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Shrinking resale inventory far cry from 2 years ago

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POSTED September 8, 2009 2:30 a.m.

It was doom and gloom two years ago.


Nothing was selling in the Manteca housing resale market.


Realtors were happy when collectively more than one home closed escrow in a given week. Buyers were staying away in droves. Median resale prices had reached a nose-bleeding $413,000 or a level that was almost seven times the average household income in Manteca.


It didn’t really matter for those living and working in Manteca who were still renting and wanted to buy. Not only is the affordability level considered 2.5 times or less one’s household income but more than 90 percent of homes were being snapped up by those crossing the Altamont Pass to seek relief from much more daunting prices in the Bay Area.


At the peak of the sales slowdown in September 2007 there were 651 existing homes for sale in Manteca. People caught up in the euphoria of loans that ran the gamut from “no down” or substantially lower interest rates for the first two to three years to those where stated income was, to put it politely, fudged were desperate to sell as foreclosure notices started flowing.


What a difference 24 months can make.


As of Friday there were 150 resale homes available in Manteca with 218 sales pending. Sales – after just eight months into 2009 – are more than double the entire year of 2006 with 818 closed deals compared to 402.


Now instead of one home closing escrow in a given week home transactions are being completed at the clip of 3.2 homes a day.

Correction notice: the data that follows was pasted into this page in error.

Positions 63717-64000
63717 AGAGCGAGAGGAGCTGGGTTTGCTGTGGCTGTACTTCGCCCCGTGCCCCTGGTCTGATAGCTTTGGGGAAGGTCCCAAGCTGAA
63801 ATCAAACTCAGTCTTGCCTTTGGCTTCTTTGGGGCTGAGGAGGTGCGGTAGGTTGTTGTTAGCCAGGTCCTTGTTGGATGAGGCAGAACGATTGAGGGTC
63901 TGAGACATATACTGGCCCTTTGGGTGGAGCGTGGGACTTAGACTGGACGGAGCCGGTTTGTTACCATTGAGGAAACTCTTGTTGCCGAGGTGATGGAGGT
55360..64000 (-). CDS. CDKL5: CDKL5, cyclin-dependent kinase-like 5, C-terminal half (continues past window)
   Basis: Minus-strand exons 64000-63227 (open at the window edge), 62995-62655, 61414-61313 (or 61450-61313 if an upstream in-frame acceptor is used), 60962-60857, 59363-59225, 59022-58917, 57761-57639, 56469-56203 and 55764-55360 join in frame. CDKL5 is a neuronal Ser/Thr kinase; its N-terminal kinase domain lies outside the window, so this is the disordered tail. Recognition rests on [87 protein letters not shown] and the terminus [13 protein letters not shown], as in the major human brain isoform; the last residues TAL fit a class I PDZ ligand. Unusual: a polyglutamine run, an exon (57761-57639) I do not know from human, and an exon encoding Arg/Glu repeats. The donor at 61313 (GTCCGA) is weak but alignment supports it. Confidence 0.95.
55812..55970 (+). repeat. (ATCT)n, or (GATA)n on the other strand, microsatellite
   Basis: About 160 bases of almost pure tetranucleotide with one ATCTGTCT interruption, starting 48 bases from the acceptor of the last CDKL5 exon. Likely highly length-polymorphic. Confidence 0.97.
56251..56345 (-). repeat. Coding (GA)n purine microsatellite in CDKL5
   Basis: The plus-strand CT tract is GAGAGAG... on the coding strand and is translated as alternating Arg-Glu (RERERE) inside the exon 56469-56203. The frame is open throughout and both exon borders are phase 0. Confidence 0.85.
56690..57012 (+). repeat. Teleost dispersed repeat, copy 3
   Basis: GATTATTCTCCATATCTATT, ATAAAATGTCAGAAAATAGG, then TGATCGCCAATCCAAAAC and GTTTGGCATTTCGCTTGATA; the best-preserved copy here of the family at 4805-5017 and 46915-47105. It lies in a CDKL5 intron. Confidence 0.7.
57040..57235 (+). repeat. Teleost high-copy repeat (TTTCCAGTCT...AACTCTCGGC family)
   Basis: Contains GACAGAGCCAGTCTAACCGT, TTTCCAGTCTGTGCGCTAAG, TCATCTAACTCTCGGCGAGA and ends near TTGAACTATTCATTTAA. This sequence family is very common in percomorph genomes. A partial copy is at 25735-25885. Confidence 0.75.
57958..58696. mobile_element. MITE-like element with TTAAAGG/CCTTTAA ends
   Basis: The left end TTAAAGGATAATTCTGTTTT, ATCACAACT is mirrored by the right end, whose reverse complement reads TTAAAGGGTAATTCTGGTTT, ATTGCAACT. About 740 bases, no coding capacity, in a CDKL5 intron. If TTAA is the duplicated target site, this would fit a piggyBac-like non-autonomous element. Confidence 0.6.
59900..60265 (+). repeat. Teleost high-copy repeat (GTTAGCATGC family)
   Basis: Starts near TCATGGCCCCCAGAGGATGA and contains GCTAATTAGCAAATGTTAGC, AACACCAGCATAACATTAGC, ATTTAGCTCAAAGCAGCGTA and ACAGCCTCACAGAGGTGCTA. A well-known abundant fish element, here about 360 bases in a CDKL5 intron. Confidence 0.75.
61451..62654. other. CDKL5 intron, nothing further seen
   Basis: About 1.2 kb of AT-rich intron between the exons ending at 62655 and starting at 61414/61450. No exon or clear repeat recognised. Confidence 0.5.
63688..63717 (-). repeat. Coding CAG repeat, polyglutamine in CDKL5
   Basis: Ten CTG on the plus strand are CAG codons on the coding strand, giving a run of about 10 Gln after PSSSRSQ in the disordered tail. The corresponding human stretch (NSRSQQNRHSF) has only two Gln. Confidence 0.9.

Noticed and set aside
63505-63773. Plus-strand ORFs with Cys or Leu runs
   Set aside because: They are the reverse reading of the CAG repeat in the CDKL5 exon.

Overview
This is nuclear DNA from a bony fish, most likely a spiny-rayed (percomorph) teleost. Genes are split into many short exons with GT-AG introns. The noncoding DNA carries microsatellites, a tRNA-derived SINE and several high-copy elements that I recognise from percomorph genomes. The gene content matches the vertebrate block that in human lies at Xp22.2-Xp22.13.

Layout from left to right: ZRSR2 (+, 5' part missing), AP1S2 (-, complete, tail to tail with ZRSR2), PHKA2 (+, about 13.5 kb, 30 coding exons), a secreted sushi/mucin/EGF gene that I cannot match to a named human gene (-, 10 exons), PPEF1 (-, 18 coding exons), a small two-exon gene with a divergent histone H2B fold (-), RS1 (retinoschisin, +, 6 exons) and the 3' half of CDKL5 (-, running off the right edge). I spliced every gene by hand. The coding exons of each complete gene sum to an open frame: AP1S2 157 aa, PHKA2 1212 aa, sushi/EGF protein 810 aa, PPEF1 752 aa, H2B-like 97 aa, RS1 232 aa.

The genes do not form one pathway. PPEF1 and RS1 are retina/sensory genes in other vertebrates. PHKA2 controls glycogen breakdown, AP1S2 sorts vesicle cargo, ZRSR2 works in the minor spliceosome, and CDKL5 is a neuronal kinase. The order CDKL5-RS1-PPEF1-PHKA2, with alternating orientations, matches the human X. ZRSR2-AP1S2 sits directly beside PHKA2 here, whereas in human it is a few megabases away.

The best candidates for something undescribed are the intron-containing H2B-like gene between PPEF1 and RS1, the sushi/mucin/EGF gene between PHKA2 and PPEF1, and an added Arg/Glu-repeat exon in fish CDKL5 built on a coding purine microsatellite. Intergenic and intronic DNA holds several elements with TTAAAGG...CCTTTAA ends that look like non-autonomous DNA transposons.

Two years ago, a number of banks were so eager and overstaffed because of a drop off in business that they could close escrow in a week if they got hold of a viable offer. Now it isn’t unusual for listings to get 20 offers within days and for those with FHA loans to take up to two months to close escrow.


The median resale price has gone from a record high of $413,000 at the end of 2006 down to $177,500.


And in terms of the strength of the market, the current number of homes available represents a 1.9-month supply assuming every home based on the pace of homes selling. Back in September of 2007 the 651 available homes would have taken 21.7 months to sell based on the absorption rate at the time.


There are more foreclosures coming but not at a pace fast enough for first-time buyers who are trying to take advantage of unprecedented affordability levels while competing with investors willing to pay cash.


Real estate agents who work with banks such as Brad Young of PMZ Real Estate said there is no conspiracy to keep houses off the market. Young noted banks are struggling with making sure everything is done to comply with laws that require them to make every effort to work with owners who are going into default. It is complicated further by the fact each situation is different.

To contact Dennis Wyatt, e-mail dwyatt@mantecabulletin.com


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